•       The life-cycle maintenance module is being populated with data from the space and building data plus data currently being collected by the Facilities Services team. This module will be implemented during the first half of 2019 depending upon budget allocation;

•       The statutory maintenance plan is operating using a manual system – this is being integrated into the life-cycle maintenance module and will be implemented simultaneously with the implementation of the life-cycle module.  

•       A budget model for this 5-tier maintenance plan has been established based on a model developed in the USA using data from 400 universities and colleges.

•       40 backlog maintenance project have been identified and prioritized (QS estimate of total cost is R980 million).

•       As existing space is refurbished and/or reconfigured, the space norms are being applied.

•       The utilization of space is being systematically interrogated (capacity to utilize the university’s Celcat timetabling software is being created in Facilities Services) to move towards optimal use of existing facilities and venues.

Report with spreadsheets included: Campus Infrastructure Status Report June 2018

 

 

Overview of the Campus Infrastructure Report to Council – September 2018

 

The Report  (Document F10) presented provides:

1.      An overview of what has been done since 2013 to address campus infrastructure challenges from both a planning and a deferred maintenance perspective;

2.      An update on specific infrastructure projects in progress as well as an indication of infrastructure projects completed with costs provided;

3.      An indication of the inadequacy of the current infrastructure campus infrastructure budget as well as the under-resourcing of the Facilities Services Department;

4.      The scope and extent of deferred maintenance;

5.      The poor and haphazard allocation and utilization of space, and in particular, academic space, that has been the practice over a number of decades;

6.      An indication of the increasing levels of DHET IEG funding we are receiving.

Subsequent to the F&GP meeting at which the report was tabled, we were visited by the DHET macro-infrastructure framework (MIF) team for a site visit.

During the visit, we were required to present an overview of the IEG projects to date. Since 2008 projects totaling R1 billion have been funded or are being funded at Rhodes University. It is with a sense of pride that we were able to report to the DHET team that Rhodes University has consistently demonstrated its capacity and capability to deliver both major and minor infrastructure projects on time and within budget whilst simultaneously delivering value-for-money infrastructure.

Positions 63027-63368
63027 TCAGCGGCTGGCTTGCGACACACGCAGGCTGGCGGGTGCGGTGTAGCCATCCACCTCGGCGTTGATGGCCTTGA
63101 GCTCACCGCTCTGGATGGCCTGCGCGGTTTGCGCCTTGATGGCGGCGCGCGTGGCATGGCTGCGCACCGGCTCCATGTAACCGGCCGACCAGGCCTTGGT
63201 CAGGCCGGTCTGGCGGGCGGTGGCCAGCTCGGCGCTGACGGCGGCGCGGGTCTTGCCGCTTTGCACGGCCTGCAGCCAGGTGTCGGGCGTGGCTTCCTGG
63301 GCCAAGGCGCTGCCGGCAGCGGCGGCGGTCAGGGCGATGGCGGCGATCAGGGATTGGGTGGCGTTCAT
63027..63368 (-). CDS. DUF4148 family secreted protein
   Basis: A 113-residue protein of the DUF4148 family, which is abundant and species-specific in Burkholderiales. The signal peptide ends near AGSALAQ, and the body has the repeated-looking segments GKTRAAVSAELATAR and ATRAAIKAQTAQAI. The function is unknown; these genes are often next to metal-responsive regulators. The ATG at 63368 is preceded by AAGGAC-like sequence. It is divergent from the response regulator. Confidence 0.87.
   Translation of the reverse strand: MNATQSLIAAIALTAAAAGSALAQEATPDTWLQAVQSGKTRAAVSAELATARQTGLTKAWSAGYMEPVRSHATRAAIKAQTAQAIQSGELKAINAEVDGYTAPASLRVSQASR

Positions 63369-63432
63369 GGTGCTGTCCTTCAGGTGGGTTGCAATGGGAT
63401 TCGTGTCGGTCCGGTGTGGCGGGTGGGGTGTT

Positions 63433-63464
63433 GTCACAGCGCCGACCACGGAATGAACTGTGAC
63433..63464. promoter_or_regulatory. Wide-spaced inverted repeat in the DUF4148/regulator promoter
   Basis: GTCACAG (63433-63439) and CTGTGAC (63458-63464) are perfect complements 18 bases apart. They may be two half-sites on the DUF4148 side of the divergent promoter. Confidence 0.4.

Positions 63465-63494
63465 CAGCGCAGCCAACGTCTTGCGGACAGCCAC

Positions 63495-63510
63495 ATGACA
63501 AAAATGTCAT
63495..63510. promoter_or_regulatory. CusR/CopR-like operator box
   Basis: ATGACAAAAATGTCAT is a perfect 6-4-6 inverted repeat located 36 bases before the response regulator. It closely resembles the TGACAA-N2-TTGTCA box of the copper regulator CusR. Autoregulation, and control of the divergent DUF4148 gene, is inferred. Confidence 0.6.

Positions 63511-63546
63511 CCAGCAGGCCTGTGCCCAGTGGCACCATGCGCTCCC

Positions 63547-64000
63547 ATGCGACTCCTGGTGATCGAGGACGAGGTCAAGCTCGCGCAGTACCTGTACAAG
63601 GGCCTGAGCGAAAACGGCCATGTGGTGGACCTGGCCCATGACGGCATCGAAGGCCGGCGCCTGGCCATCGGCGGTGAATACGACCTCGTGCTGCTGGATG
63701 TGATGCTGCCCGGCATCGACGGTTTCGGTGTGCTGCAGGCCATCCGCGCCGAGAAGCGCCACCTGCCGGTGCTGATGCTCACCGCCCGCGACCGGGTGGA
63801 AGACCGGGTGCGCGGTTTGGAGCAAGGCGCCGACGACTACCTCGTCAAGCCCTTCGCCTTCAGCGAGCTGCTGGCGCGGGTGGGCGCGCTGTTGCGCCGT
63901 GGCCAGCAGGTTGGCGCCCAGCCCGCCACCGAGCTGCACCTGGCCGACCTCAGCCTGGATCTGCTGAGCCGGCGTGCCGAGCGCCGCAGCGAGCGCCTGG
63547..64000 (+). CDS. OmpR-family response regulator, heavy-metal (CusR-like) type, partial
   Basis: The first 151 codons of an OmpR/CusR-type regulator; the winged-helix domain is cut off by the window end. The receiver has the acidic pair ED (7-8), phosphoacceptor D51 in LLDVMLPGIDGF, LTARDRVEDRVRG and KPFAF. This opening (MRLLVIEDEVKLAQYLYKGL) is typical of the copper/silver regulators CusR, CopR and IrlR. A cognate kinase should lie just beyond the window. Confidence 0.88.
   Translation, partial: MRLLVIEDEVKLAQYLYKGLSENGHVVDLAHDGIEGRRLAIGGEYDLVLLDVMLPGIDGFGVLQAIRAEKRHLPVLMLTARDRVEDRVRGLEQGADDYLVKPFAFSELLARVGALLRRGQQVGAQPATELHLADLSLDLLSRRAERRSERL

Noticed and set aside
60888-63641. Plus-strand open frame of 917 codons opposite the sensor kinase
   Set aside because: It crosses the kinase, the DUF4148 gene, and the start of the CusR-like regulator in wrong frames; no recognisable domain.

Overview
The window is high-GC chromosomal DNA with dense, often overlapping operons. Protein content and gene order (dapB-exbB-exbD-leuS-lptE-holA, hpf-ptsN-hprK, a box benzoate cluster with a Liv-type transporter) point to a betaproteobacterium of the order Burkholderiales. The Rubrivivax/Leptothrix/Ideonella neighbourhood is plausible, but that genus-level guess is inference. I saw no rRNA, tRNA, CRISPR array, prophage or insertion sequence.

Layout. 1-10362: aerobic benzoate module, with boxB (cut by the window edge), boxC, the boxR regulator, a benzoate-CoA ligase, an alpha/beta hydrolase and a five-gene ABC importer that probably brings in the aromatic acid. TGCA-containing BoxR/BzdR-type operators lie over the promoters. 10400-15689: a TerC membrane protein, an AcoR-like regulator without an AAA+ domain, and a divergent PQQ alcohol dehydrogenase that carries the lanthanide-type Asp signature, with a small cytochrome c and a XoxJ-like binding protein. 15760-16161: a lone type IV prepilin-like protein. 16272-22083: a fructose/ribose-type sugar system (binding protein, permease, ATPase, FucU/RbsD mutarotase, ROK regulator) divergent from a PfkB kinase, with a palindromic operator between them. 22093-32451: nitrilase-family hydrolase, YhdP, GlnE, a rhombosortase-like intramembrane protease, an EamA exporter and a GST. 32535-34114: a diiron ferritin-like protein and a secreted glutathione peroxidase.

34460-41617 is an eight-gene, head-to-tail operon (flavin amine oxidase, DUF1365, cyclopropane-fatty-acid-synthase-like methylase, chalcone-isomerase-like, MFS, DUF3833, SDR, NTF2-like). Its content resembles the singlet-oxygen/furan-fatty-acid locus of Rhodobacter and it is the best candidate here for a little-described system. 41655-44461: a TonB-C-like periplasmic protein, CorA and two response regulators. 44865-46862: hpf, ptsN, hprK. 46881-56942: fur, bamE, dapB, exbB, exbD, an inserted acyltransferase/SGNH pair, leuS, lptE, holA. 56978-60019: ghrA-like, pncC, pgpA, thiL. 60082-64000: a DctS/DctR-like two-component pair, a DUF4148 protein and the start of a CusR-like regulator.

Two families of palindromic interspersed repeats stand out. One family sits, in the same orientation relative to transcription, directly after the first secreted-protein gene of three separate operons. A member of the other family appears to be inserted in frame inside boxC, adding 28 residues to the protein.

We were also able to report with a sense of achievement that we have achieved sixteen of the seventeen MIF milestones set by the DHET towards the end of 2017 – the remaining one involves the creation of a stand-alone procurement policy for infrastructure. We were able to report to the team that we have already engaged with Treasury’s technical expert in this regard, and are investigating the introduction of framework contracting. Based upon our progress, the DHET team requested us to assist other institutions in the province to attain the milestones.

One of the milestones set is the implementation of a facilities management business process and system. We reported that despite a very small budget and an even smaller implementation team we are well on the way to the full implementation of the Archibus facilities management system. Given our experience, the DHET has requested us to assist other institutions with their implementation – we are already in conversation with NWU in this regard.

We did however indicate to the DHET team that we are not going to be able to implement the Helpdesk module of the system (which is a significant component of the system) due to human resource constraints imposed by the University.

Finally, the DHET team re-iterated and emphasized that all universities are expected to comply with the DHET space and cost norms. We indicated our approach in this regard for the new projects. It must be said that this is proving to be extremely challenging as space has become “fiefdoms” within the University, with scant regard for the costs thereof.

I also wish to remind Council that we are required to provide annual audited financial and narrative reports to the DHET for all earmarked funding grants, including infrastructure and efficiency funding. Since 2013 our reports have been unquestioned by the DHET. Our resource constraints are thus not at this level, but at the operational level and mentioned earlier.

Finally, the DHET team requested an update on municipal services provision. We provided an update, and I have been requested to provide a report to the DHET which will be provided to our Minister to take up with the COGTA minister.

Chair, I move the report and am happy to respond to any questions or comments.

Dr Iain L’Ange

Exec Director: Infrastructure, Operations & Finance

Report with Spreadsheets included: Campus Infrastructure Report to Council September 2018

 

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Facilities Management Website

 

 

 

Last Modified: Tue, 27 Aug 2019 11:06:04 SAST